Dawn of the First Day – 72 Hours Remain
In my experience, The Legend of Zelda: Majora’s Mask, the second instalment of the popular Zelda franchise on the N64, has been widely underrated. It received a large amount of amateur criticism from the gaming community due to the large differences in style from its predecessor, Ocarina of Time, which tends to steal most of the glory. However, the bizarre and deeply unsettling tale of a demonic masked child that threatens to pull the moon from the sky has many remarkably interesting elements. In particular, the way it makes use of a seemingly trifling sidequest; completing the Bomber’s Notebook.
Towards the beginning of the game, the player is given the option to join a schoolyard gang. However they are not a gang of bullies. “The Bombers” are a group of five kids who dedicate their time to helping others. When Link (the player’s controlled character,) joins the gang, he is given a sticker-book called the Bomber’s Notebook. The player’s job is to find 20 people who are unhappy, and do whatever they can to make them happier.
One reason this sidequest begins at the very start of the game, is that it is an immensely time consuming one, and it takes nearly the whole length of the game to complete. The tasks required to complete it include saving a milk delivery truck from bandits, helping the regretful spirit of a dancer find peace, and reuniting the innkeeper with her long lost fiancée. The latter can’t be completed until the very end of the game, and has gained notoriety among some fans as the most difficult sidequest in Zelda history.
A criticism I hear over and over about this game is that it only has 4 dungeons. Ocarina of time had about 9, depending on whether you count the final dungeon. If it weren’t for the Bomber’s Notebook, this game would be exceedingly short. However, many players tend to forget about it, and so their gameplay experience isn’t nearly as enriched as it could be. The number 4 is a recurring theme in the game, and so it was clearly the intent of the developers to include this time consuming sidequest to lengthen an otherwise short adventure.
However, this is far from what I believe its true purpose to be. I’ll remind you that Link is given the book in order to help people become happier. This is where I believe the essence of the game lies
When Link arrives in Termina, he finds a world that is lost and sad. Everywhere, dark curses have spread like plagues, and the people are confused, lonely, and losing hope. It is emphasized in the music and visuals. The environments are dark and dreary. The music is as melancholy as music gets. In the Ikana Valley, which I regret I have little room to elaborate on, it can get downright horrific.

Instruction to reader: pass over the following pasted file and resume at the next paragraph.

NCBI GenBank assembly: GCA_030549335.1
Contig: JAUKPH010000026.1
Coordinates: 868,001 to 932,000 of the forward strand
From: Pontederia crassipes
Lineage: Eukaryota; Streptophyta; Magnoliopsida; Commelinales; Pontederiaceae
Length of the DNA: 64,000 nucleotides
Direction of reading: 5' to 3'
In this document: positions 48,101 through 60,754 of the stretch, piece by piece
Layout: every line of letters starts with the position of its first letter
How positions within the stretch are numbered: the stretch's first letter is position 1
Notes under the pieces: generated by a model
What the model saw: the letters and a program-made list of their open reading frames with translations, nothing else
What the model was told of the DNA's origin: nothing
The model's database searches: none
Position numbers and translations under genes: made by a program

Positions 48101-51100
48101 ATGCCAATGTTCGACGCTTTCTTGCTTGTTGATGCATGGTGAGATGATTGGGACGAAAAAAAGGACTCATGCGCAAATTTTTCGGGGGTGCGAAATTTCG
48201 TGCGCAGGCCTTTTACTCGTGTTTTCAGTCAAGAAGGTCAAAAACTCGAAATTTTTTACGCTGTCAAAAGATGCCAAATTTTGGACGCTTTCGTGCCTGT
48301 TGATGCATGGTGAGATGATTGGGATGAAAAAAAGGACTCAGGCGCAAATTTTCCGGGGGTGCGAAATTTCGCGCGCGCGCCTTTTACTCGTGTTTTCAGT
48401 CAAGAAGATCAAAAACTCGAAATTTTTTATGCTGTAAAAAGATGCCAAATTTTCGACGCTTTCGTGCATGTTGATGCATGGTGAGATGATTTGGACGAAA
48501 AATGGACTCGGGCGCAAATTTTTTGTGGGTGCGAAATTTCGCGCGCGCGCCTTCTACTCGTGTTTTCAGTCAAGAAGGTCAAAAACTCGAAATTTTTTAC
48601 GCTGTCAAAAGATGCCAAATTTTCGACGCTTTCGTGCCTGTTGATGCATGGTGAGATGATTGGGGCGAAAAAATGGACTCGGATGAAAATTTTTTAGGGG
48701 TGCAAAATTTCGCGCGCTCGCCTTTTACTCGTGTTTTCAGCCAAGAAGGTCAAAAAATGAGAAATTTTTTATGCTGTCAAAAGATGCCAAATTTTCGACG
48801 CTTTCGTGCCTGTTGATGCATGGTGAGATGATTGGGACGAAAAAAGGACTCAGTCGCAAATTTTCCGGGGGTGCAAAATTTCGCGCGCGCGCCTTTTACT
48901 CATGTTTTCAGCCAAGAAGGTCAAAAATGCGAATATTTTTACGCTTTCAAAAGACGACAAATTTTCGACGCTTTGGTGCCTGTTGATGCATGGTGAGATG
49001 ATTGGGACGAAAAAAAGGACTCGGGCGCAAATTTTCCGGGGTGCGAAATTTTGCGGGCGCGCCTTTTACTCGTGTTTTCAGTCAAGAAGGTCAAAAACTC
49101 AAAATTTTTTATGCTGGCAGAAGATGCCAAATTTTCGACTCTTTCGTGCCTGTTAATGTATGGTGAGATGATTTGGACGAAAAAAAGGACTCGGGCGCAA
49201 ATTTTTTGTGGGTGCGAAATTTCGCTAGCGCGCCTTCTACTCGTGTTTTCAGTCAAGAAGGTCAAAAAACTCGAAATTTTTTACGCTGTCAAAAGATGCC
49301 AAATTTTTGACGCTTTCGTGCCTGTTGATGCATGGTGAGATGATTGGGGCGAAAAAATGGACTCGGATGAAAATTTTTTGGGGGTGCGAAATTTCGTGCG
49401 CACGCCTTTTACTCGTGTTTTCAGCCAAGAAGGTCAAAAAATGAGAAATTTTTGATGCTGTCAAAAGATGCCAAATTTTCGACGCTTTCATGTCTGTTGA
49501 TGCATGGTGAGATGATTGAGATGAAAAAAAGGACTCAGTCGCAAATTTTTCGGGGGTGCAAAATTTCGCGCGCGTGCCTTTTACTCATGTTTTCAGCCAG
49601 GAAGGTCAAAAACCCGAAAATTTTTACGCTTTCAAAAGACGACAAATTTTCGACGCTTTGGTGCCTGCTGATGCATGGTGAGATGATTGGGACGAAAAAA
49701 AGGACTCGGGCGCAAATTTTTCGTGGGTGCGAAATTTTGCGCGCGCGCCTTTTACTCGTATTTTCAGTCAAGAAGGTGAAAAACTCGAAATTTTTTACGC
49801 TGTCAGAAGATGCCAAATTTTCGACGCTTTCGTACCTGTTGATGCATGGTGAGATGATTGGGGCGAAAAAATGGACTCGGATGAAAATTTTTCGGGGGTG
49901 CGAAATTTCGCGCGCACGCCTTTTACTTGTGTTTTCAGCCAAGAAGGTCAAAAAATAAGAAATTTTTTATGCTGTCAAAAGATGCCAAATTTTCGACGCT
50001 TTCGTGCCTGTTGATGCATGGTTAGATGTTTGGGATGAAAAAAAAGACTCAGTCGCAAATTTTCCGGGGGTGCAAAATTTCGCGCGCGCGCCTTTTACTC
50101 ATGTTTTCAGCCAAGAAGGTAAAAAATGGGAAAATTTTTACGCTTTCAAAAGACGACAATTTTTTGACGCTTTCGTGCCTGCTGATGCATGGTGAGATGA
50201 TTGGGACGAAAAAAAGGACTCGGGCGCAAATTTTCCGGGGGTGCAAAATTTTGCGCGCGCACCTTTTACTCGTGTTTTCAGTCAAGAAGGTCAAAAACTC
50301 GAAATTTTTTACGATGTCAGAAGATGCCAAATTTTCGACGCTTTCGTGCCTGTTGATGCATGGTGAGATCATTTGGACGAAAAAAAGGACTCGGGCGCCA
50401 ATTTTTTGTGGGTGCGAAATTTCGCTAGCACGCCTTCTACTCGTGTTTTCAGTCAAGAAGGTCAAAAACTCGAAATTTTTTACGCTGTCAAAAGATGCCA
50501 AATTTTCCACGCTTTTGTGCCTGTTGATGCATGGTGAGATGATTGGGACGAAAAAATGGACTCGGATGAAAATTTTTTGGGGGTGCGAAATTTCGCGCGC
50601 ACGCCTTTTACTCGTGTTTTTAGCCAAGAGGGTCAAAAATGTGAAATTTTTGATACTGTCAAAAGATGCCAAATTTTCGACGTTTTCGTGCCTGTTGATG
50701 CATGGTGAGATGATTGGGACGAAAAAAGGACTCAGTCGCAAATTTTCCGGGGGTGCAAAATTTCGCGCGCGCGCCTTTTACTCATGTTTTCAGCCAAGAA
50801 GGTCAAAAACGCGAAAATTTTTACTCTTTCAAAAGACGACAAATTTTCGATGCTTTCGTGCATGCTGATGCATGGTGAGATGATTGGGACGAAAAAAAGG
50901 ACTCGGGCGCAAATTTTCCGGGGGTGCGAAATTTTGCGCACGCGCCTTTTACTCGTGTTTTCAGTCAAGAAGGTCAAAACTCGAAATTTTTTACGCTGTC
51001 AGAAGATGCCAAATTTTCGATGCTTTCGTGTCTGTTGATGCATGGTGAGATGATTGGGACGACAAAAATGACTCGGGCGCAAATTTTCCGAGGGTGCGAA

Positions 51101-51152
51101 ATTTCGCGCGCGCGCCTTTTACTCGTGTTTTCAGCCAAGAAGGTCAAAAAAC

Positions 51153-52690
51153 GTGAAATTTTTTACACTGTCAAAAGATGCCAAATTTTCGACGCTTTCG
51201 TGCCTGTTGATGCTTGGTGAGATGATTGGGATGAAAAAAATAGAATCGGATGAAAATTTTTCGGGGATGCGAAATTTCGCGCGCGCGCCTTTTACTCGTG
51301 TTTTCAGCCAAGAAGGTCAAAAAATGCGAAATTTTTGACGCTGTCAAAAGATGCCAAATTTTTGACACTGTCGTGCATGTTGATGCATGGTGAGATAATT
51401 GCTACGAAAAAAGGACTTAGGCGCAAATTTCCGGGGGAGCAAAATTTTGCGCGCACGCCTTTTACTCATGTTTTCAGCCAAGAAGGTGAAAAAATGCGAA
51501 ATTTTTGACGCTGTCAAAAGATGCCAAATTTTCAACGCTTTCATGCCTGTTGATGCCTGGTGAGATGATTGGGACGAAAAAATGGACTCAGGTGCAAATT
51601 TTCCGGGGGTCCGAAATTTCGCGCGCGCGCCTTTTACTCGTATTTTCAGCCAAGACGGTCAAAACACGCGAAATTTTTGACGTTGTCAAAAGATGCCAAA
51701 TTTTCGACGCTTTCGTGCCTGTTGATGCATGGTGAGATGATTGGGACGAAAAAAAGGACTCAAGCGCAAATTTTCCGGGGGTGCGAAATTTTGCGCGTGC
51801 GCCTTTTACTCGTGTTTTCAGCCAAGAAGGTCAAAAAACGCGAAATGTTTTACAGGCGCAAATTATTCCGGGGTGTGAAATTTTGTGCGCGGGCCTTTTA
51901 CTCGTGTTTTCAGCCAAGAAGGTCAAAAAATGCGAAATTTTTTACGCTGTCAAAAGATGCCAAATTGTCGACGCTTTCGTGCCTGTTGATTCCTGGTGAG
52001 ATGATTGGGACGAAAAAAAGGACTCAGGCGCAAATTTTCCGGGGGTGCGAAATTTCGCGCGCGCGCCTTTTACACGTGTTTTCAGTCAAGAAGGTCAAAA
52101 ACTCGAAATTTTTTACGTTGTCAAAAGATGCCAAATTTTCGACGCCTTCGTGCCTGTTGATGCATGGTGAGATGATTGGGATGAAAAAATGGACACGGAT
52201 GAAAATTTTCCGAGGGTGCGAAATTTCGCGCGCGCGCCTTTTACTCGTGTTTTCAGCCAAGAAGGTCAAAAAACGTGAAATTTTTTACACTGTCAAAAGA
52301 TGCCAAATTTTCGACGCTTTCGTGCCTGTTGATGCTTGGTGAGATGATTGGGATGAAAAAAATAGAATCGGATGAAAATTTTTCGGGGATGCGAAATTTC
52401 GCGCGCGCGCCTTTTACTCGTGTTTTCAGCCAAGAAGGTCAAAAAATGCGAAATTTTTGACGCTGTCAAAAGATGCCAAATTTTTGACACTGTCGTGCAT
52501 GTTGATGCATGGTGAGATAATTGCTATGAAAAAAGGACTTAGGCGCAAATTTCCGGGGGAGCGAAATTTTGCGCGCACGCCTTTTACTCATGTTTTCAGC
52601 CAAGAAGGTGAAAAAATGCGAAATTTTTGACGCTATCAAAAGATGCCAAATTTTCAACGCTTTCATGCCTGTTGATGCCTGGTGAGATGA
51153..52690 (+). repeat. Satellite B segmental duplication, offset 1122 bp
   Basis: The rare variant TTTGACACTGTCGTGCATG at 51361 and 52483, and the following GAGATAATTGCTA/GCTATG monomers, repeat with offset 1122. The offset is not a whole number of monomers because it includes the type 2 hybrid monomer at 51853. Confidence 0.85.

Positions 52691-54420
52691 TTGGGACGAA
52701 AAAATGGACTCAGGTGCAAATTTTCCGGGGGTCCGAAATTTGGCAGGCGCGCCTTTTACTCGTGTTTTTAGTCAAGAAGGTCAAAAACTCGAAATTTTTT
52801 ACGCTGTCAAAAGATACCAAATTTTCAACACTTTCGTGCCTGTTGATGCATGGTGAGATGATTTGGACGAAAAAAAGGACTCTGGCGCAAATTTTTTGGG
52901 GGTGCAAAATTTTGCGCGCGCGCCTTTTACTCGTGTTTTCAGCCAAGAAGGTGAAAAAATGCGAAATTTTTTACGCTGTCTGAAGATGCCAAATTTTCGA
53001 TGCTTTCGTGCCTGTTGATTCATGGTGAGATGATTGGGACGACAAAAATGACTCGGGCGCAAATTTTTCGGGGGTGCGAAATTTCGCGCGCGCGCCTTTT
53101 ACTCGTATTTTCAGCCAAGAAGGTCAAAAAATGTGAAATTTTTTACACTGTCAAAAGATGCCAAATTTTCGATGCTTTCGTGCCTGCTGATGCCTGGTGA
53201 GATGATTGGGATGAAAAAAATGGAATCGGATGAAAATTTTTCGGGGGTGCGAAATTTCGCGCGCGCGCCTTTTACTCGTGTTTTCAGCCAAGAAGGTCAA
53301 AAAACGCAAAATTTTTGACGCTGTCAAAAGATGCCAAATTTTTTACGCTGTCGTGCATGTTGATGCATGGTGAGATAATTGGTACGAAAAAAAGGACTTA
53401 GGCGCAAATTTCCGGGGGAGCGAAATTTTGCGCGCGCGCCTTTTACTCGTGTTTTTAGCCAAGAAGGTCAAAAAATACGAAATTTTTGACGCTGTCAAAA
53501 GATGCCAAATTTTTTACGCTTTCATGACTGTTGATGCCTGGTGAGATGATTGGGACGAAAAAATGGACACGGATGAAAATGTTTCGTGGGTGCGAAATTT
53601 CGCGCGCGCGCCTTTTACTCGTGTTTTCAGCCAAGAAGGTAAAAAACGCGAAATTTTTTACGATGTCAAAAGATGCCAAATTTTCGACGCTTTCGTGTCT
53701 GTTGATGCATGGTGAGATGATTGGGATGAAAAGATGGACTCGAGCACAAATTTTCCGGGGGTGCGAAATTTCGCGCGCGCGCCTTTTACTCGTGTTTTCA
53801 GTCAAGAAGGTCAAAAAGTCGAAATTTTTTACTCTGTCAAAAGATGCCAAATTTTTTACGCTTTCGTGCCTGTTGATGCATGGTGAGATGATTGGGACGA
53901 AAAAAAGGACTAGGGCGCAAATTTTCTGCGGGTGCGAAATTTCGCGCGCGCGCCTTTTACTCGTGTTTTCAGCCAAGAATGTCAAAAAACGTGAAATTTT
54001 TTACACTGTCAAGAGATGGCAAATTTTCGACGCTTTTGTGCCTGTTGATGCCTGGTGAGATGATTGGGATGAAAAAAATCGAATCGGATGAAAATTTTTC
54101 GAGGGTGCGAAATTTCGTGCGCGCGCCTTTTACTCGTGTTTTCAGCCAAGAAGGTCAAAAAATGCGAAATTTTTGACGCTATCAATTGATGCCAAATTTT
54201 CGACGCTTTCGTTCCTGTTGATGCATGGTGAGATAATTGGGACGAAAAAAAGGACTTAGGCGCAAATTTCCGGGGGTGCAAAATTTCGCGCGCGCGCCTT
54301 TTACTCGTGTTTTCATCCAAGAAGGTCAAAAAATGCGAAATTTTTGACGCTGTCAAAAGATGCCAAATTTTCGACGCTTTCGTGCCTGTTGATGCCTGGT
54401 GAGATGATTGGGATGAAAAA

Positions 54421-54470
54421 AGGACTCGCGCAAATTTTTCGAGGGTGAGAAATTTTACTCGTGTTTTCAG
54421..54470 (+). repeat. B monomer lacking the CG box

Everywhere Link goes, he defeats the evil curse and restores peace, but it doesn’t make the people happy. What I find so interesting is that the game causes you to make personal relationships with the characters to find out what is troubling them. Most adventure games do not do this. In many games, it seems as if defeating the dark lord will magically solve everyone’s problems. Nobody will ever be sad again. However, this is not true. Adding this element of realism is what makes this game stand out.
Now maybe that makes the game a bit too tedious. Perhaps so, but again, this sidequest is optional, so players can skip right past it if they choose. And many do, and ergo many miss the point.
What is the point then, you may ask? The Bomber’s Notebook has a connection to our own lives. The game is trying to teach us a lesson. (What? Games can have morals?)
Overcoming unhappiness in our lives isn’t about defeating some great evil that’s keeping us down. Sometime’s we’re unhappy, and yes, it is directly someone’s fault, but you don’t just go and kill them. There is no magical solution that makes us truly happy. Just like there is no magical solution for the people of Termina. You have to go down to the small details. You have to look hard, and find out what the real problem is, take things in small steps. This isn’t just about helping yourself, it’s about helping others. Sometimes you have to go to great lengths to make the people in your life happier, but sometimes all you have to do is listen to their woes. It’s a very uplifting message, I think.
At the end of the game, you find yourself inside the Moon, which appears to be a strangely peaceful meadow. If you have collected all 20 obtainable masks during the game, (which can only be done if you complete the Notebook) you can try to make it through a series of small dungeons before you face the final boss. When you complete each of the 4 dungeons, you are forced to give your masks to a group of strange, ghostly children, who will vanish after you do so. They ask you some strange things before they disappear.
“You… what makes you… happy? I wonder… what makes you happy… does it make…others happy, too?”
I know I wouldn’t let him ask me a question…
If you push past how incredibly creepy the scene is, you’ll notice the child is not asking Link, but asking you, the player. The other children ask similar questions, and they do merit some serious pondering.
If you were paying attention as you played up to this point, maybe you’ll have an answer.
I should note that upon completing the Bomber’s Notebook, you receive no items, you receive no special messages, nor do you unlock any bonus content. You are simply rewarded with the satisfaction of having done some good deeds. I’ll be honest, I hadn’t even noticed until I started writing this.
Now please enjoy the following nightmare.